I remember several years ago, someone had posted on the AU Facebook page that they were only a few courses away from completing their degree. I recall thinking, “wow it is going to be amazing when I can post that one day.” I “liked” the post; I did not know the person who had posted and while I was appreciating that they were almost finished, what prompted me to “like” it was, I believe, more selfish. I liked that I could see someone nearing the end and that one day?one day that would be me.
A couple weeks ago I ordered my last two courses, and (of course) I posted it. It is a proud accomplishment, the extent of how amazing it feels can really only be understood by fellow students. I was shocked by the responses I received. It made me think back to why I had “liked” that post; my post received over 60 “likes” within an hour (surpassing anything I have ever posted, personal or otherwise), and before it bumped too far down the page, I was over 80. It was nothing personal, a few that I have spoken with personally over the years were possibly liking it because they have come to know my journey, but that would account for a handful, not 80. No, I think they, for the same reason as I those many years ago, were liking the fact that someone was close to finishing, and that one day?it would be them.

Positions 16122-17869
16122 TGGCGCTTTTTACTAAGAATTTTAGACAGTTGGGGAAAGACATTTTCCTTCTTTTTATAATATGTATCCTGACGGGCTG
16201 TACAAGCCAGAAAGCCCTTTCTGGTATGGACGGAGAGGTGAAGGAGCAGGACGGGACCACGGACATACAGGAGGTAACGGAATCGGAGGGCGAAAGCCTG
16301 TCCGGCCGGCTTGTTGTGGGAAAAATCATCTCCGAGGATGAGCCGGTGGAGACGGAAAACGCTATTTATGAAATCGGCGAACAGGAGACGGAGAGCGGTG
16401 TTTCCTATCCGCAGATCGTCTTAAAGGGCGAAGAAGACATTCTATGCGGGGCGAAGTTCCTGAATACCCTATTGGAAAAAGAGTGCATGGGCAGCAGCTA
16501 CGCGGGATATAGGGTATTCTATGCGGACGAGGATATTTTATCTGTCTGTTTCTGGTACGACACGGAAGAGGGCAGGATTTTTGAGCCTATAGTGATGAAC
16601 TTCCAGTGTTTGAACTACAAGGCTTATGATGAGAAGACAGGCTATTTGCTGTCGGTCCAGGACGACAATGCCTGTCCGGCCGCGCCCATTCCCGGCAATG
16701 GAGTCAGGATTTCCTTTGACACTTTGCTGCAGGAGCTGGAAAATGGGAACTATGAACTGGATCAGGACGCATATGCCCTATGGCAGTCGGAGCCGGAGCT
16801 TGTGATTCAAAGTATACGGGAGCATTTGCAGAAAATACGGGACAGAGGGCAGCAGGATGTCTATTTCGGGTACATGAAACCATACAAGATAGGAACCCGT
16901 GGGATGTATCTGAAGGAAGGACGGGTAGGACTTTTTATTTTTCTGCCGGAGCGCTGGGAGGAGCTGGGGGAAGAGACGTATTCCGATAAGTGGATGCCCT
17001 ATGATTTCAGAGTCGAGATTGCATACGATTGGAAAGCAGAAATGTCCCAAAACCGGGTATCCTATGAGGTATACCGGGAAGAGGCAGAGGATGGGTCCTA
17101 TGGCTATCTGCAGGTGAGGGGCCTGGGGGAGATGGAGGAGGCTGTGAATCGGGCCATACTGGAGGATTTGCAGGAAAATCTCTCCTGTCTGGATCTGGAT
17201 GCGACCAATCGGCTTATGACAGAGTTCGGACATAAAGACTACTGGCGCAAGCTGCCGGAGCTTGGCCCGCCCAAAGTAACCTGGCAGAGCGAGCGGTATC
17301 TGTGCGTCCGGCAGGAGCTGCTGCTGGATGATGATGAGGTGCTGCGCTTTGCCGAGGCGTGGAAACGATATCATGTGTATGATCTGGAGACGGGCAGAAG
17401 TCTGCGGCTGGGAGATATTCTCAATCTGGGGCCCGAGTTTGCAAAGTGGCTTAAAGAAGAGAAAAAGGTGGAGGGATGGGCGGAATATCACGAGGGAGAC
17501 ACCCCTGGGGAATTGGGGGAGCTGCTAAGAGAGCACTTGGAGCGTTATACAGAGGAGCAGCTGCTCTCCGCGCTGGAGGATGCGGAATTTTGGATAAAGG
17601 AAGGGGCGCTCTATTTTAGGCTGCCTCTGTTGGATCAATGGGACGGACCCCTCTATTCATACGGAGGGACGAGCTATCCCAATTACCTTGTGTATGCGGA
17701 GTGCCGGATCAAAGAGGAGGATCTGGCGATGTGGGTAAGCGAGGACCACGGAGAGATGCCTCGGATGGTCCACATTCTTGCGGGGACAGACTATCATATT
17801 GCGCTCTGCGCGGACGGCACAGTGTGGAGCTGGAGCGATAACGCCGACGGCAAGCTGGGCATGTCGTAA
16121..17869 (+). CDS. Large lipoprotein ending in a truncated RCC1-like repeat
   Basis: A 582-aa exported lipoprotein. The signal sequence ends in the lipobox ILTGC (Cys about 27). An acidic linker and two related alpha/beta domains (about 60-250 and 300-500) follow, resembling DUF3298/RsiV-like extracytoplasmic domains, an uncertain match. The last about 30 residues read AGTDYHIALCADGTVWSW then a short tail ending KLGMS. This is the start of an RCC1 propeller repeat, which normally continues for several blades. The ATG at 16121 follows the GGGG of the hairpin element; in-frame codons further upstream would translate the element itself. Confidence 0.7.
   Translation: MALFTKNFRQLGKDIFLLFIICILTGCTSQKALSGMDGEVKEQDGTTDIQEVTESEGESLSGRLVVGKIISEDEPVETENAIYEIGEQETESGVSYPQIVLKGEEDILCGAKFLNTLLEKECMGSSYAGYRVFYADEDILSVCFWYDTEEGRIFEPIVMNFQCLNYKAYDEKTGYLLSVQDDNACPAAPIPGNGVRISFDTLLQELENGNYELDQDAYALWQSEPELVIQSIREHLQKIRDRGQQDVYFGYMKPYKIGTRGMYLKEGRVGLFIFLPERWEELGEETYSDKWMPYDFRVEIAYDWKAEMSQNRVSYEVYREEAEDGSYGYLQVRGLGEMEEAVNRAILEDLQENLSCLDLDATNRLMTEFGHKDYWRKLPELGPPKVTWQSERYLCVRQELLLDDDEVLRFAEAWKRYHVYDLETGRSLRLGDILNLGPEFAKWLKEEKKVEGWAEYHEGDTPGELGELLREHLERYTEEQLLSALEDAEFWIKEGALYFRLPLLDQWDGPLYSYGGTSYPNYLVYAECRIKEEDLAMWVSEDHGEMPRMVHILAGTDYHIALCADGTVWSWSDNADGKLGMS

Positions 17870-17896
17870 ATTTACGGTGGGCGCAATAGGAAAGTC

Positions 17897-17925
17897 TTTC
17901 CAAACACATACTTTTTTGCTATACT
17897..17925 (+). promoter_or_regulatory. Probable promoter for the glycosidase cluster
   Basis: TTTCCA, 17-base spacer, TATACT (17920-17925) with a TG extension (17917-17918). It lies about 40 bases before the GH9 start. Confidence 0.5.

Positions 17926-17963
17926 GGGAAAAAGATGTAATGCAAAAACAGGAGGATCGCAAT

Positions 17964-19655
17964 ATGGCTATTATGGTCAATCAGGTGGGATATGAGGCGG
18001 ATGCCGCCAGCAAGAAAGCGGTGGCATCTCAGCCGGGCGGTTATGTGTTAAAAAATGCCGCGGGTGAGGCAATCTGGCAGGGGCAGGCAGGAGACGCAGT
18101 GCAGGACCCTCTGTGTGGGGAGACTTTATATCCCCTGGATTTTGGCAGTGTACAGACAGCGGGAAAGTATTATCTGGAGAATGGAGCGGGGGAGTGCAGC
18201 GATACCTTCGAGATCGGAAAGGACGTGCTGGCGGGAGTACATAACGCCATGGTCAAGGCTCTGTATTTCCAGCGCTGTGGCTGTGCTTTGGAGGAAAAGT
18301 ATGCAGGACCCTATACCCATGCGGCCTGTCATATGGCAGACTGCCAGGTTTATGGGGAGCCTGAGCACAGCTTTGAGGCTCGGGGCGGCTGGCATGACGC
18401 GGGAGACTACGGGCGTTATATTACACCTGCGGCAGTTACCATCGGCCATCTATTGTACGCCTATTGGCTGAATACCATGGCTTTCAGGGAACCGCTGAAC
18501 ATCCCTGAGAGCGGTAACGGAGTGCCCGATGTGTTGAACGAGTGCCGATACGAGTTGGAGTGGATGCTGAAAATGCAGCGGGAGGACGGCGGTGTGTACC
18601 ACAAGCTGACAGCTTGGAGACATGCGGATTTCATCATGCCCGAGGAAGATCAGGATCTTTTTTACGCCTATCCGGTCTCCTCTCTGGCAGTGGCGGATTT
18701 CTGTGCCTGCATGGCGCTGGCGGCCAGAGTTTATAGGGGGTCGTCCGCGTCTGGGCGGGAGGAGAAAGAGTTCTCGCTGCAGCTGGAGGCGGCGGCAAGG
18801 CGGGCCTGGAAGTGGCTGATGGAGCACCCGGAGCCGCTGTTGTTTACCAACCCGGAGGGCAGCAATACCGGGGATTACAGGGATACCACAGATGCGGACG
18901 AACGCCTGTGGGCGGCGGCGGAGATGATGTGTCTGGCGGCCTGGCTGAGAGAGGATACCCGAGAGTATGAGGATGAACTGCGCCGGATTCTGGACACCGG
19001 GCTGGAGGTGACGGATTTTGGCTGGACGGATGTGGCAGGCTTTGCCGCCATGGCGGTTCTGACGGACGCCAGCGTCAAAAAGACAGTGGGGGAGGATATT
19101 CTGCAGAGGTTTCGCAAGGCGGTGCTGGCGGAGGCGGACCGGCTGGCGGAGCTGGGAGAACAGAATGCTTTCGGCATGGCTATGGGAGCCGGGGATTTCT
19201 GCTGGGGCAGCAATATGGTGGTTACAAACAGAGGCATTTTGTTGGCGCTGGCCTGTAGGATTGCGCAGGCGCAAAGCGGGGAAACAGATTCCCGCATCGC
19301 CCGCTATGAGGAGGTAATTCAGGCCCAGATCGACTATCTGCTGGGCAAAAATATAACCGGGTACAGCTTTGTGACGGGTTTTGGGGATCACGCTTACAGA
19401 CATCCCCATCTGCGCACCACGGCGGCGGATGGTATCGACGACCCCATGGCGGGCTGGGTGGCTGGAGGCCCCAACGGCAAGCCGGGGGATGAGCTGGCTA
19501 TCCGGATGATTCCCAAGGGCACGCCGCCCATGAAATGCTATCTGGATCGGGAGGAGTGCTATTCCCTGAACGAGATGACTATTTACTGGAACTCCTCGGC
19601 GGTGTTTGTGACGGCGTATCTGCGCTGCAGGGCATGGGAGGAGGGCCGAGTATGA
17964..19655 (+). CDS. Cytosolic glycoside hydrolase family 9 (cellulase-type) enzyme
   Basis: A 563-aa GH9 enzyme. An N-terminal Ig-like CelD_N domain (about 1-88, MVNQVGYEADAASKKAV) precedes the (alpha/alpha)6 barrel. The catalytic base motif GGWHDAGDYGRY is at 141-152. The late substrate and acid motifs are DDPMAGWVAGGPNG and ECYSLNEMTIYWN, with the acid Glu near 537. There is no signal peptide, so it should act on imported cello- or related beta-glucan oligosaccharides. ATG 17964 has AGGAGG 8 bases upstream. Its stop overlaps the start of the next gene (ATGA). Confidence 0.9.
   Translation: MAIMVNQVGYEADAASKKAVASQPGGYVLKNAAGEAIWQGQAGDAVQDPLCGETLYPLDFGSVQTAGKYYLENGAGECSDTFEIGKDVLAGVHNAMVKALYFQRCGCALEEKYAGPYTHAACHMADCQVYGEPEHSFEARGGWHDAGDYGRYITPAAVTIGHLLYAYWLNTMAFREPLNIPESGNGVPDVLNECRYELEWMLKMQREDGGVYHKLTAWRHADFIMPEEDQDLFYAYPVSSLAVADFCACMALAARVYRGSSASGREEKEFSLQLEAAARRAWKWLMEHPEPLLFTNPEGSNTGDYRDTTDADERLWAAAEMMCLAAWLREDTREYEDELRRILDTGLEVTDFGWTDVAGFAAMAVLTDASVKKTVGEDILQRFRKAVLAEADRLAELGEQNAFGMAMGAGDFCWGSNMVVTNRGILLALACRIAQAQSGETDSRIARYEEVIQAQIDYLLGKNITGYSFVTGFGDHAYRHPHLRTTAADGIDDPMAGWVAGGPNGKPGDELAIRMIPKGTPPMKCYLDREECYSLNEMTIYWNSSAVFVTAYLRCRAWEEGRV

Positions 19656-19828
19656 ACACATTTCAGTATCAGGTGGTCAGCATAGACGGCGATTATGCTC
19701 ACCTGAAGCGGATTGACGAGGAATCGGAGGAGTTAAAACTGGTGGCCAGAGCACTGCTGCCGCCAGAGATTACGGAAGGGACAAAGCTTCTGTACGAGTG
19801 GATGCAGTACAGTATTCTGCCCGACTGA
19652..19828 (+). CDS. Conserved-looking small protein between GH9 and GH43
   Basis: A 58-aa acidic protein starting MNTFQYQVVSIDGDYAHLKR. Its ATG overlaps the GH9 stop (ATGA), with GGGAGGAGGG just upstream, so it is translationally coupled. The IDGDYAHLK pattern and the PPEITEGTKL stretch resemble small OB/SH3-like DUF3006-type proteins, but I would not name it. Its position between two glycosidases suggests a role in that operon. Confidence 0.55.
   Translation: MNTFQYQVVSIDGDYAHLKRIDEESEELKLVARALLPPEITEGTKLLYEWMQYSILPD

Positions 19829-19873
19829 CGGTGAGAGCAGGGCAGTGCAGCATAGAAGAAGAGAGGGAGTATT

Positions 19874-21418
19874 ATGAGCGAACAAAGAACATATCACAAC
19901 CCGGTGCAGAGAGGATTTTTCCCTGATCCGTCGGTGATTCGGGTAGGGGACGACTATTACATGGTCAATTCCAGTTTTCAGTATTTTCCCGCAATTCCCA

The Facebook page has become an incredible source of support. This is evident throughout the posts. I posted my final course-purchase and through the vast amount of likes I was able to draw some motivation and continue my final push forward. Shortly after this, I saw someone post looking for some encouragement, some motivation to keep tackling these courses, this vast amount of work. Within minutes the feed was flooded with personal stories. Stories about struggles others have endured to pursue their education; stories about what drove them and what motivated them; stories about why we sometimes begin our studies later in life. The amount of people that responded lept every few minutes, this post only garnered a few “likes” but the comments section swelled to almost seventy. Threads broke off within the main thread, people commented and posted back and froth about certain struggles.
I believe the original poster received the motivation they were looking for, but this thread went beyond even that. It grew to such an enormous length that everyone could go and find someone who was facing the same, or nearly the same, struggle they were, or are. Through the simplicity of “likes” and the selfless sharing of our stories we are able to motivate and encourage others. Athabasca University may be an online group. We may be spread across the globe. But each of us understands the struggle of distance learning and, when someone is feeling isolated, if they open up about it on this group they will soon find themselves being held up by near, or complete, strangers.
AU may not have the same “campus” feel, but, in my experience, I believe AU students are more supportive than other schools. At the bricks and mortar university I went to I would receive support from a handful of close friends; but at AU we receive support from a much larger population. We may not know each personally, but when we reach out for help, we see a part of ourselves in the other student and the unknown becomes insignificant?and so we reach back.
Deanna Roney is an AU student who loves adventure in life and literature